De Natura Deorum Libri Tres, Volume 2

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University Press, 1883
 

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Page 121 - L'homme n'est qu'un roseau le plus faible de la nature, mais c'est un roseau pensant. Il ne faut pas que l'univers entier s'arme pour l'écraser. Une vapeur, une goutte d'eau, suffit pour le tuer. Mais quand l'univers l'écraserait, l'homme serait encore plus noble que ce qui le tue, parce qu'il sait qu'il meurt; et l'avantage que l'univers a sur lui, l'univers n'en sait rien.
Page 132 - Of elements The grosser feeds the purer, earth the sea, Earth and the sea feed air, the air those fires Ethereal, and as lowest first the moon; Whence ia her visage round those spots, unpurg'd Vapours nor yet into her substance turn'd".
Page 27 - Cultus autem deorum est optimus idemque castissimus atque sanctissimus plenissimusque pietatis ut eos semper pura integra incorrupta et mente et voce veneremur.
Page 251 - The germinal power of the plant transmutes the fixed air and the elementary base of water into grass or leaves; and on these the organific principle in the ox or the elephant exercises an alchemy still more stupendous. As the unseen agency weaves its magic eddies, the foliage becomes indifferently the bone and its marrow, the pulpy brain or the solid ivory.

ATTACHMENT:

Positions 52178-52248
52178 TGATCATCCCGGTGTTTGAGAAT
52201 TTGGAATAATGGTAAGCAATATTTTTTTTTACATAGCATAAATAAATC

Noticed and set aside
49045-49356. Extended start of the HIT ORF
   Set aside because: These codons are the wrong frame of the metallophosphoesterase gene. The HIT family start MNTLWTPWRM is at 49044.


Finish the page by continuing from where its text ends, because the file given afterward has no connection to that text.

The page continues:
Page 60 - Principio ipse mundus deorum hominumque causa factus est, quaeque in eo sunt, ea parata ad fructum hominum et inventa sunt. Est enim mundus quasi communis deorum atque hominum domus aut urbs utrorumque.
Page 82 - On a second night we witnessed a splendid scene of natural fireworks; the mast-head and yard-arm-ends shone with St. Elmo's light ; and the form of the vane could almost be traced, as if it had been rubbed with phosphorus. The sea was so highly luminous, that the tracks of the penguins were marked by a fiery wake, and the darkness of the sky was momentarily illuminated by the most vivid lightning.
Page 36 - Quis enim hunc hominem dixerit, qui, cum tam certos coeli motus, tam ratos astrorum ordines, tamque omnia inter se connexa et apta viderit, neget in his ullam inesse rationem ; eaque casu fieri dicat, quae quanto consilio gerantur, nullo consilio assequi possumus?
Page 9 - Quod ratione utitur, id melius est quam id, quod ratione non utitur. Nihil autem mundo melius: ratione igitur mundus utitur.
Page 21 - Censet enim artis maxime proprium esse creare et gignere ; quodque 20 in operibus nostrarum artium manus efficiat, id multo artificiosius naturam efficere, id est, ut dixi, ignem artificiosum, magistrum artium reliquarum. Atque hac quidem ratione omnis natura artificiosa est, quod habet quasi viam quandam et sectam, quam sequatur.
Page 285 - Ah ! how unlike the man of times to come ! Of half that live the butcher and the tomb ; Who, foe to nature, hears the general groan, Murders their species, and betrays his own.

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